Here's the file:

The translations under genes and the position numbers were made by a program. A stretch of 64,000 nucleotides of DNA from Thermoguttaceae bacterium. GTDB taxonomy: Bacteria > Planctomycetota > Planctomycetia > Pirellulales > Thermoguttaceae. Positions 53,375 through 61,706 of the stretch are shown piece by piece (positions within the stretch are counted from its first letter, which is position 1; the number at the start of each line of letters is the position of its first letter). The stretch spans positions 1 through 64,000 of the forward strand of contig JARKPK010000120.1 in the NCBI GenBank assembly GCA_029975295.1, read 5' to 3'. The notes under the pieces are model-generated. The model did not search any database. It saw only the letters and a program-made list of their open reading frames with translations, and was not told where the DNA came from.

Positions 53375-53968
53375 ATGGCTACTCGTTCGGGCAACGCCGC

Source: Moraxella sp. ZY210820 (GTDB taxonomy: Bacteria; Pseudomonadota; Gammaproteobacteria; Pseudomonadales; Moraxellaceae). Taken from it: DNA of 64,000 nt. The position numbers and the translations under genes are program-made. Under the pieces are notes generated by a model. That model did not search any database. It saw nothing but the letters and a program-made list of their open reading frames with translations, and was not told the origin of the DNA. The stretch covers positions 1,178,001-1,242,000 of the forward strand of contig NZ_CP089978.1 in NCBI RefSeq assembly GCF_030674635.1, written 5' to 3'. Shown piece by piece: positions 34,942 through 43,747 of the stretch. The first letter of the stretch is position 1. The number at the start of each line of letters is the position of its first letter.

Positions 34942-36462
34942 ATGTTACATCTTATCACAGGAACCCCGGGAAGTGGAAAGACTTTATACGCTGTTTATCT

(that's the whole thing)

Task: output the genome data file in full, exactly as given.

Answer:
The translations under genes and the position numbers were made by a program. A stretch of 64,000 nucleotides of DNA from Thermoguttaceae bacterium. GTDB taxonomy: Bacteria > Planctomycetota > Planctomycetia > Pirellulales > Thermoguttaceae. Positions 53,375 through 61,706 of the stretch are shown piece by piece (positions within the stretch are counted from its first letter, which is position 1; the number at the start of each line of letters is the position of its first letter). The stretch spans positions 1 through 64,000 of the forward strand of contig JARKPK010000120.1 in the NCBI GenBank assembly GCA_029975295.1, read 5' to 3'. The notes under the pieces are model-generated. The model did not search any database. It saw only the letters and a program-made list of their open reading frames with translations, and was not told where the DNA came from.

Positions 53375-53968
53375 ATGGCTACTCGTTCGGGCAACGCCGC

Source: Moraxella sp. ZY210820 (GTDB taxonomy: Bacteria; Pseudomonadota; Gammaproteobacteria; Pseudomonadales; Moraxellaceae). Taken from it: DNA of 64,000 nt. The position numbers and the translations under genes are program-made. Under the pieces are notes generated by a model. That model did not search any database. It saw nothing but the letters and a program-made list of their open reading frames with translations, and was not told the origin of the DNA. The stretch covers positions 1,178,001-1,242,000 of the forward strand of contig NZ_CP089978.1 in NCBI RefSeq assembly GCF_030674635.1, written 5' to 3'. Shown piece by piece: positions 34,942 through 43,747 of the stretch. The first letter of the stretch is position 1. The number at the start of each line of letters is the position of its first letter.

Positions 34942-36462
34942 ATGTTACATCTTATCACAGGAACCCCGGGAAGTGGAAAGACTTTATACGCTGTTTATCT